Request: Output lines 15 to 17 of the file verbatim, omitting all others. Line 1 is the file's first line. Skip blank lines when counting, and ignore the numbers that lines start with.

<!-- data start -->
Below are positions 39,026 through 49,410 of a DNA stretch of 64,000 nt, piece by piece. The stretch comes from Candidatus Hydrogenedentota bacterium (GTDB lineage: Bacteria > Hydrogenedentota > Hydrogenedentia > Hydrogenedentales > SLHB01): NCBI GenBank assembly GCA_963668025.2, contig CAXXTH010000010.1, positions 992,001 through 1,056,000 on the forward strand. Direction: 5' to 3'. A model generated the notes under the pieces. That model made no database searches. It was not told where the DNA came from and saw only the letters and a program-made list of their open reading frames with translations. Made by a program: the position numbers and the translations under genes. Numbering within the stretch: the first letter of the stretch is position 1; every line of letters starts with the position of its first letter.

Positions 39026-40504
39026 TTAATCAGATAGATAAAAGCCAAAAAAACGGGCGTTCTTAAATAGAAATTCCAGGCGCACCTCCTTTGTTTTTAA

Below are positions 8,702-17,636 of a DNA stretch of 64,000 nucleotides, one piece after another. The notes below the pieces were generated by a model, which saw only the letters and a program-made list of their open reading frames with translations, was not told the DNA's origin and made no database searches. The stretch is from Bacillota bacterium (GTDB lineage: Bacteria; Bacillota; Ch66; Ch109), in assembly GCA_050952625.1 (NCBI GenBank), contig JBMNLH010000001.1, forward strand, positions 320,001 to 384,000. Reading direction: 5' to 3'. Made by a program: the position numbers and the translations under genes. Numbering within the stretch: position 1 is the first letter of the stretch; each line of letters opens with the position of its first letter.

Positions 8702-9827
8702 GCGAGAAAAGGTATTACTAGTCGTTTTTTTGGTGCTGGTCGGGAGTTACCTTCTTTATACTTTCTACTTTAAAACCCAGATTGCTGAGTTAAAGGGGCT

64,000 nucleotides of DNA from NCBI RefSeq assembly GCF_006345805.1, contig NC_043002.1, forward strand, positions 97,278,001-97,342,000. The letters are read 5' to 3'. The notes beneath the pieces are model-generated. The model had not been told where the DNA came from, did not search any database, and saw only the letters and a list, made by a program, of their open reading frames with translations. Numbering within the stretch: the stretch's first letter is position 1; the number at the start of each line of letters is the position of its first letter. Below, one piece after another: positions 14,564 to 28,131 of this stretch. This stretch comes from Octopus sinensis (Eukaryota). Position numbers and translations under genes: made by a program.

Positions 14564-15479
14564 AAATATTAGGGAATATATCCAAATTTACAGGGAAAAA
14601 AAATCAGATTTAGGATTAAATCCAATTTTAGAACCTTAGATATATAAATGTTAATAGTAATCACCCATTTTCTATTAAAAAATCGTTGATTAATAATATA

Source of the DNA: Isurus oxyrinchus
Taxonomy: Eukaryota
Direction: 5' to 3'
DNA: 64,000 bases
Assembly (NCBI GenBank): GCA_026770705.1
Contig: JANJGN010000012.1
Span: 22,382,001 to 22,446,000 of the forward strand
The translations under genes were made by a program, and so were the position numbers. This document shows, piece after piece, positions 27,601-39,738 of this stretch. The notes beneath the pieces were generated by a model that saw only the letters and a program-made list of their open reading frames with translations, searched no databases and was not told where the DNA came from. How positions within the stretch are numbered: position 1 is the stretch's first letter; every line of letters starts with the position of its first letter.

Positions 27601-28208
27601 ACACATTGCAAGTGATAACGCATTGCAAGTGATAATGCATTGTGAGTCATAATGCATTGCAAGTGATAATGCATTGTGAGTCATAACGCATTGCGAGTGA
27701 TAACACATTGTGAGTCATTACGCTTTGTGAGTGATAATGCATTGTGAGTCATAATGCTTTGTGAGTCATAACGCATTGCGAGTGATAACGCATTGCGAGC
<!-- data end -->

Assembly (NCBI GenBank): GCA_026770705.1
Contig: JANJGN010000012.1
Span: 22,382,001 to 22,446,000 of the forward strand